• But it also owes deep obligations to China, under OCTS, to protect national security within the HKSAR and within China;

• This obligation has been singularly amplified by the increasingly hostile efforts by the US (and heavily-encouraged-allies) to confront and contain the rise of China, which threatens American hegemony more seriously than at any time since the end of World War II;

• The key to maintaining OCTS so that it operates to the best advantage of Hong Kong through until 2047 and beyond, is building and sustaining a level of fundamental trust between Hong Kong and Beijing;

• The Judiciary in the HKSAR is uniquely placed and has a special responsibility both to maintain the essential principles of the common law and to maintain that trust;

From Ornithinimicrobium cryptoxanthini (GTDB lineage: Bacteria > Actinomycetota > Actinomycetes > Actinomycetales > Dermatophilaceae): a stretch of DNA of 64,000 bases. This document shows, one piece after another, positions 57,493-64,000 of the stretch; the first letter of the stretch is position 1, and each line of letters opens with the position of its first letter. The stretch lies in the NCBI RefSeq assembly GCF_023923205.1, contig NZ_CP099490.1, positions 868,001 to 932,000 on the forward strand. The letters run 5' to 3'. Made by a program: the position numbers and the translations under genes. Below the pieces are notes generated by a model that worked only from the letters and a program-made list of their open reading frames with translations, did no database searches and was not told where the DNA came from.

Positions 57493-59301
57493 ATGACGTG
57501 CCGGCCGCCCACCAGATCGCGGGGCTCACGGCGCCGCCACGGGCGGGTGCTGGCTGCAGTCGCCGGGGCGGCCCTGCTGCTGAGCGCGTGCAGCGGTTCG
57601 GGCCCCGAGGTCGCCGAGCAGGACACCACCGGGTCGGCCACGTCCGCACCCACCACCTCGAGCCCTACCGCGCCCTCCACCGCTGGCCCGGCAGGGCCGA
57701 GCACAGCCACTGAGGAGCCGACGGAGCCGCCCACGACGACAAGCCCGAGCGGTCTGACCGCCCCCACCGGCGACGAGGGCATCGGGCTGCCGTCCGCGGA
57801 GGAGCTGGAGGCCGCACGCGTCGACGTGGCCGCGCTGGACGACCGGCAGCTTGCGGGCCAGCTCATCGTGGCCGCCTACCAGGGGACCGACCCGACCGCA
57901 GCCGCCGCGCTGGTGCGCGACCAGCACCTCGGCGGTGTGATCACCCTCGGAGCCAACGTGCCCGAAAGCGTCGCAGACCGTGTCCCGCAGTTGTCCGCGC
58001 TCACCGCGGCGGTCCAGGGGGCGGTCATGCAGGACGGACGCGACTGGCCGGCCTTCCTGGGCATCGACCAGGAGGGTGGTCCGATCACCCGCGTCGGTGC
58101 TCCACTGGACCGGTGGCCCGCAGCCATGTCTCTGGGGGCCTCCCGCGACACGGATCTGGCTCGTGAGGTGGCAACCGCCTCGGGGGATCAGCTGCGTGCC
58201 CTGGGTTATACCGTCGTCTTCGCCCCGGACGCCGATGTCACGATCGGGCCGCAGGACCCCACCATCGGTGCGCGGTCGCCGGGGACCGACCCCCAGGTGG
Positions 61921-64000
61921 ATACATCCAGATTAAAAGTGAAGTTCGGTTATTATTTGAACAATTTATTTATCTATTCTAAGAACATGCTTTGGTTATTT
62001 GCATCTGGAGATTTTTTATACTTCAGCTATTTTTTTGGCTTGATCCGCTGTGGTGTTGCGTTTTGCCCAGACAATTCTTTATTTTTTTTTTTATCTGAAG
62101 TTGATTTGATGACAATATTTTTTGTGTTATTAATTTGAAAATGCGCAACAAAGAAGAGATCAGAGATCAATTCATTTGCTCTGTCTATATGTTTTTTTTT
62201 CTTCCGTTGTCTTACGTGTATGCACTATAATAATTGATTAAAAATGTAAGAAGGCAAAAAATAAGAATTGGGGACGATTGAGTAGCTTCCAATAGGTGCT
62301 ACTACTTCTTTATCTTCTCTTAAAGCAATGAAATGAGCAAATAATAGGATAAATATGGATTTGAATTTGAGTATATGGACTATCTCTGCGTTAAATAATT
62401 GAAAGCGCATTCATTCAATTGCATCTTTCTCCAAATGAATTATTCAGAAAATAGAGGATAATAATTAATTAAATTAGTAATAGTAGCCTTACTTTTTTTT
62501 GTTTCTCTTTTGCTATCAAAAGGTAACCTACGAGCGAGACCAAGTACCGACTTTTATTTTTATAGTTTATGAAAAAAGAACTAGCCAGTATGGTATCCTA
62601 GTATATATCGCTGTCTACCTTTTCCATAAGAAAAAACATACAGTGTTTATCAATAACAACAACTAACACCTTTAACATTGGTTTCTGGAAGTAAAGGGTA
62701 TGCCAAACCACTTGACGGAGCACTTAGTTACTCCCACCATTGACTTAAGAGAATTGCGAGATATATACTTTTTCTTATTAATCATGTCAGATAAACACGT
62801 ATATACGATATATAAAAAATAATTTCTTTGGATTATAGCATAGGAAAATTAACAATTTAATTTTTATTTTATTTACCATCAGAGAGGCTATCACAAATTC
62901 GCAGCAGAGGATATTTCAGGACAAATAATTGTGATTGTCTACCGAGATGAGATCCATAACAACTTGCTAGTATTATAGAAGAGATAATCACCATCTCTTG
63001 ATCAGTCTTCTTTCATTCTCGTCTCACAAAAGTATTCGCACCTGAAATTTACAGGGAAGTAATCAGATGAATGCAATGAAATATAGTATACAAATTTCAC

• There have now been too many instances, within the judiciary, of a "carnival of words" unfolding where there is a lack of "focus on the true issues [while] forensic games [are] played with a national law";

• This has led to an increase in mistrust of the HKSAR Judiciary in Beijing;

• This is a central and difficult concern that the judiciary in Hong Kong needs to address.

Note: This is a revised, abbreviated version of a longer review published in July In the Pearls and Irritations journal, at: https://johnmenadue.com/a-review-of-the-dance-of-folly-or-how-theatrics-have-tarnished-the-rule-of-law/.

The author is a visiting professor in the Law Faculty of Hong Kong University.